A quantitative survey of radiological waste, disaster zones, contaminated sites, deposition solutions and remediation operations – consolidated as an active index to document our radioactive heritage, for the benefit of informing those who will inherit these long-term hazardous legacies.
ABOUT 'RADIOLOGICAL HERITAGE'
On 13th September 1987, two men entered a partially demolished hospital in the city of Goiânia to search for items with scrap value. After disassembling an abandoned teletherapy unit, they removed the assembly components for further dismantling work at home, eventually recovering a strange capsule from the equipment's protective rotating head. Fighting back the onset of a sudden illness, one of the men eventually succeeded in puncturing through the capsule cover with a screwdriver, revealing a fascinating deep blue glow emanating from the material within. This was, thereafter, scooped out for further investigation, before being sold to a local scrapyard. The new owner, perhaps thinking the source to be supernatural or valuable in nature, moved the vessel into his home and, over the next three days, invited his friends and family to witness the strange glowing substance.
The tragic events that followed would become infamously known as the Goiânia accident. The ‘orphaned’ radiological source (in this case, Cesium-127) contaminated a large, uneven swatch of the neighbourhood and residents with an invisible, odorless and tasteless substance (essentially, undetectable to human senses), eventually causing the deaths of two close family members, and another two scrapyard employees through continuous exposure, in addition to the recurrent exposures of another 249 people in the community to significant doses of radiation that necessitated medical treatments. Moreover, the discovery of this contamination gave rise to a shockwave of fear and anxiety across the local communities, totalling in about 112,000 people requesting medical checks, the demolition of all affected structures, quarantining/ disposal of household artefacts, protests against the burial of radioactive remains in the local cemetery (in lead-lined coffins), and the complete removal of topsoil from several sites, in addition to the psychological trauma and economic costs associated with investigating and cleaning up the area. This was only one year after Chernobyl.
The remarkable story of the Goiânia accident, and several eerily similar incidents documented by the IAEA in Istanbul (1998), Henan (1999), Samut Prakarn (2000), Liya (2002), Kola Harbour (2003) and Mayapuri (2010), draws into sharp relief the obvious dangers associated with inadvertent human intrusions upon radiological waste deposits, and the security and safe management of hazardous substances after they have fulfilled a utilitarian function – in addition to lessons in the worst-case scenarios of ‘radiophobia’ from unfolding events in the absence of any reliable safety standards, risk analysis strategies and knowledge or expert opinion. If anything, these stories simply highlight how history seemingly repeats itself in cases of careless disposal, and unwitting rediscovery, of hazardous orphaned materials, often resulting in radiological injuries or fatalities. A brief historical overview of other related radiological contamination events, in addition to the unsettling truths of weapons mishaps, reveal that Goiânia was not an isolated event within our cultural history of interactions with radiological materials. Yet, as with many of these legacies, the events should have been preventable through responsible risk mitigation efforts, and foresight in establishing adequate disposal protocols. Rare mishaps will always occur, but risk is significantly increased in the face of short-term negligence.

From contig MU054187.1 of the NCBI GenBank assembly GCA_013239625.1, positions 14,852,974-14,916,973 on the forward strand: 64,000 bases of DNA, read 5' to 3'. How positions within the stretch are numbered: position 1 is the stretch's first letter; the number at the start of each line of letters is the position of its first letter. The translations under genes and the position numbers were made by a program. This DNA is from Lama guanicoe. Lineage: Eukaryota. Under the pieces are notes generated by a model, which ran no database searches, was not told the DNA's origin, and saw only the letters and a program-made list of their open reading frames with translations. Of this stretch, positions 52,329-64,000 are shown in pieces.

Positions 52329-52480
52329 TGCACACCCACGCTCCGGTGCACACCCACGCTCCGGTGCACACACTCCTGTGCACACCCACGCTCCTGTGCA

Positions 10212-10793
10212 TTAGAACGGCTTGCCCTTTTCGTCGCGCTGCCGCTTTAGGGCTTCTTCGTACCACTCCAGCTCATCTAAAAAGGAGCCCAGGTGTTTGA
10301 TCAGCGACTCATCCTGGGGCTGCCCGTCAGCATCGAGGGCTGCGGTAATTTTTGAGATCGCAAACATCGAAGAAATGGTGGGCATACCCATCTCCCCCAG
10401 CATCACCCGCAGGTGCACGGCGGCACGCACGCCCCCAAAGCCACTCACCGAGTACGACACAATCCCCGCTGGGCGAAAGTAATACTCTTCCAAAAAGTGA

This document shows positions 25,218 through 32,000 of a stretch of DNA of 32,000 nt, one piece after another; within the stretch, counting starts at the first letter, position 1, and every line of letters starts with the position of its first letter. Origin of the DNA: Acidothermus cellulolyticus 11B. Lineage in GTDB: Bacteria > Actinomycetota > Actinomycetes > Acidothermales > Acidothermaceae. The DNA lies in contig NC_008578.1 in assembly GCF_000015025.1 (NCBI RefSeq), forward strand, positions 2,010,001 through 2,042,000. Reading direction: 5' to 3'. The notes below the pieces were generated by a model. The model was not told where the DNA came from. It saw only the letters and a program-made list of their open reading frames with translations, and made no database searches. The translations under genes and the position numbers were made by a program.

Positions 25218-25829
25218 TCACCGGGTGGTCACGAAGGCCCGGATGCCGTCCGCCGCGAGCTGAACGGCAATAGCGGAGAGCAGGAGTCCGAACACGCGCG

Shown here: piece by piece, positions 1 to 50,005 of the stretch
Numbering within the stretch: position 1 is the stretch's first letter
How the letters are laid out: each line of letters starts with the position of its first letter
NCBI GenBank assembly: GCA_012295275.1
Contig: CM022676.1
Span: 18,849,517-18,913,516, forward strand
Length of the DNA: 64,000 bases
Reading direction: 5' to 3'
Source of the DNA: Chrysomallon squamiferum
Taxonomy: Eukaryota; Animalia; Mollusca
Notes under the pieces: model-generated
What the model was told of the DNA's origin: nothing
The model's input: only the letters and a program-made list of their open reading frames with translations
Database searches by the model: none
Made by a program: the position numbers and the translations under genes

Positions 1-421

The material imprints of ‘Tangible’ radiological wastes are, given the wider proliferation of such substances in medical, academic, power-generation and defensive sectors, readily apparent across all facets of our biome – both natural, and built environments. Examples are abound, including the multitudes of isotopes (e.g. C-14, Sr-90, Cs-127, Am-241) now embedded within dendrochronology, coral reefs, ocean substrates, coastal sediments and soil strata on every continent, but also in more tangible, conspicuous legacies. We see these tangible global legacies in decommissioned reactors buried beneath the ground we walk on, hazardous equipment dismantled and stored in nondescript buildings with trefoil symbols, aging reactor compartments from fleets of Soviet submarines now isolated in dockland facilities [or scuttled in shallow Arctic waters], expansive exclusion zones turned into branded ‘radioecological reserves’, past colonial landscapes scarred with craters that betray a past life of weapons testing, and surface storage sites charged with monitoring spent nuclear fuel submerged in cooling ponds, or sealed inside containers populating vast warehouses.
'Transcendent’ wastes are also readily apparent, in the broad range of ongoing discussions, plans and theoretical arguments concerning the terminal phase of the nuclear fuel cycle in deep geological deposits pioneered by several nations, in addition to knowledge of nuclear submarine graveyards, and historical dumpsites in the world's oceans that are presently deep beyond the reach of modern cleanup operations. Further to these two ‘T's' in our radiological heritage, the psychological ‘Trauma’ emanating from direct experiences with these radioactive waste legacies, is yet another facet arising from the technical difficulties (but also the routine national secrecy, frequent deceit and ensuing public distrust) surrounding the operation, cleanup and decommissioning of nuclear technologies. For example, the International Nuclear and Radiological Event Scale (INES) provides a metric for the physical contamination impacts of nuclear accidents, but by no means does it fairly address the enduring psychological, social and mental repercussions of radiological landscapes experienced by contemporary populations, much less the advent of distressing behaviour and cultural associations resulting from these events that may be passed down throughout the ages across immediate and successive generations. These psychological landscapes can already be observed today in the Goiânia, Marshall Island and Fukushima populations, in addition to the hibakusha and ‘downwinder’ generations; each of whom possess differing cultural and social experiences of the recent Atomic Age across their environmental stages. This, of course, does not factor in the indigenous populations who later reclaimed their cratered landscapes, or continue to anxiously await cleanups to return ‘home’.